Yesterday there were texts confirming breakfast today and then this morning I forgot regardless. It’s been that sort of week….but Doug was kind and waited while I jumped on the bike and rode out to say hello. And wow, am I glad I did.
Talking with smart people is just inspiring. He shared all the research and work he’s doing and I spoke to my paper I’m trying to do because there are massive links between the two. He spoke about visualisation of the problem through A3 diagrams and this opened the door for my brain to see my accounting accreditation problem as a picture. Through the visual I can represent the complexity. He also spoke of HR accreditation and its voluntary nature which enables me to recognise the power dynamic in accounting accreditation which I hadn’t previously considered. In that, the professions have power over academic institutions in relation to accreditation because without accreditation a Bachelor of Accounting is not a viable product. He also opened my mind to the internal processes of the university when it comes to accreditation. I have only been looking at the profession perspective, but what on earth happens inside the ‘little black box’ that is a university?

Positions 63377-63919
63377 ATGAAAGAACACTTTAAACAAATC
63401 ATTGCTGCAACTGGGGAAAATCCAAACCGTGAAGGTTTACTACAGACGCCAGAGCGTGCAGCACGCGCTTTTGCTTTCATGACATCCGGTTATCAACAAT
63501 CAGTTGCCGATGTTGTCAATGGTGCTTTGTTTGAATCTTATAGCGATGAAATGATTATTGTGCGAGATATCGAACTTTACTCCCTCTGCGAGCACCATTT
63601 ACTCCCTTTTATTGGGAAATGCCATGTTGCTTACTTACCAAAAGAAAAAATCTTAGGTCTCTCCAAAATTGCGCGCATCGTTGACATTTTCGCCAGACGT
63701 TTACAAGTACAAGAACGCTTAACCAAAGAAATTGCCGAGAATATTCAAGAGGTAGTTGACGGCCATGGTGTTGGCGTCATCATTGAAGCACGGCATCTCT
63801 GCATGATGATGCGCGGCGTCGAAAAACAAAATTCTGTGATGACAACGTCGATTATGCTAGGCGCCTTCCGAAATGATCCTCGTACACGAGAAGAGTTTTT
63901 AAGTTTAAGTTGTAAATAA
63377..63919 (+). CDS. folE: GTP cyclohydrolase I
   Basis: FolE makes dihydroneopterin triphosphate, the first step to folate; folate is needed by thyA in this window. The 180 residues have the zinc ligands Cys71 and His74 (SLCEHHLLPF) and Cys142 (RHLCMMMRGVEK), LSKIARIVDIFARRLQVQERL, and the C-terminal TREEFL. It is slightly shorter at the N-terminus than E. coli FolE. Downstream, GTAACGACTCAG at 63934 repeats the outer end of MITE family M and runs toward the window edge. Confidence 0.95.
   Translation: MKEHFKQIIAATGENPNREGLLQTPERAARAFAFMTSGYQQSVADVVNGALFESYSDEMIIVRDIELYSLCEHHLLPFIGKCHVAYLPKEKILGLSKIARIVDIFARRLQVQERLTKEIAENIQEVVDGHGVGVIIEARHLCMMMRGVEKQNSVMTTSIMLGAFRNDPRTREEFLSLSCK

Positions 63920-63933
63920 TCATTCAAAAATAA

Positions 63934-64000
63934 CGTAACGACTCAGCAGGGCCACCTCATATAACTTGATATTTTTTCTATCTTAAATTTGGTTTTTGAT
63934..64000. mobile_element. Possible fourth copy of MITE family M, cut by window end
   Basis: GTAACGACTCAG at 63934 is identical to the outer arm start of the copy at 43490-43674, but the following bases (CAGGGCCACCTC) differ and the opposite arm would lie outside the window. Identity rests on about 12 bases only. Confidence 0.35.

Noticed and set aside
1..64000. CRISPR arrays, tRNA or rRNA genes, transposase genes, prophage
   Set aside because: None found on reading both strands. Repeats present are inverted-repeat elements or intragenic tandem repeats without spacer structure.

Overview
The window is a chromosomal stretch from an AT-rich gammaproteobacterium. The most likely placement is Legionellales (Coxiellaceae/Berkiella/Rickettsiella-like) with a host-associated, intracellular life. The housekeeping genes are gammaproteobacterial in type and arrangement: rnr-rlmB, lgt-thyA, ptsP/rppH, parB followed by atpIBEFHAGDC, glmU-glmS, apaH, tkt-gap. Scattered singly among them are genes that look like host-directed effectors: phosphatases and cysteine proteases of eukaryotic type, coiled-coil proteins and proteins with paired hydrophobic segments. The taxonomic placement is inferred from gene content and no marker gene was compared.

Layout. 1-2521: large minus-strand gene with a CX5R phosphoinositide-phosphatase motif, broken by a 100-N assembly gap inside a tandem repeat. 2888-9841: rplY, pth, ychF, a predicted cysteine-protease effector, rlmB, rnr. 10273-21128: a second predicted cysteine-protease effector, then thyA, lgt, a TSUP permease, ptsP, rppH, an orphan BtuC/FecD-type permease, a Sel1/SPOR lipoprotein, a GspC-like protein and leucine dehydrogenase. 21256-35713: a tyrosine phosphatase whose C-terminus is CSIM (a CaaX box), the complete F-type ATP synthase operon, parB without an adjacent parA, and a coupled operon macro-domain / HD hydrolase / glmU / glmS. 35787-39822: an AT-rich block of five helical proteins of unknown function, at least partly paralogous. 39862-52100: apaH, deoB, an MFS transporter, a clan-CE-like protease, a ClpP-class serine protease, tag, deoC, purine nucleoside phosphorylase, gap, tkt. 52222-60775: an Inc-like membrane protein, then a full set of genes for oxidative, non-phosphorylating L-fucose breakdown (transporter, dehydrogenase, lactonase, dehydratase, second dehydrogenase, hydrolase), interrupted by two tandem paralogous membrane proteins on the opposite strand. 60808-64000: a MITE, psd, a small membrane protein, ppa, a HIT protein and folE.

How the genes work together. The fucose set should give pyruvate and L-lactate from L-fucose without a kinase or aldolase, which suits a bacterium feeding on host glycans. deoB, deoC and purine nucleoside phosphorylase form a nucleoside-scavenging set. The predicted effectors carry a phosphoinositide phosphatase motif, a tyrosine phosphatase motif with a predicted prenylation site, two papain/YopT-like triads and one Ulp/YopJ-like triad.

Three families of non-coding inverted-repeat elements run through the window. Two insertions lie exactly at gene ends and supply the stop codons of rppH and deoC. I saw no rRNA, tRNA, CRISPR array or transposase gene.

Most valuable of all Doug said, “Accreditation is not changing what you have, it’s about justifying what you have.”. This statement captures the difference between intent and practice. Accreditation is about setting and maintaining professional standards but if it is about measuring inputs and not outcomes, then it becomes a process of ticking boxes rather than an opportunity to enhance or amend the education already in place. Why is this the case? Because accreditation is yet another time consuming activity to be undertaken by time poor academics. Without time, there is limitations on reflection and education is improved through reflection.
Of course at the moment this is merely my opinion. Now to do some research and see if I’m right! You never know, maybe my cynicism is too far this time. But a big thank you to Doug for waiting for me (I was 25 minutes late!) and for his ideas. It’s always a pleasure.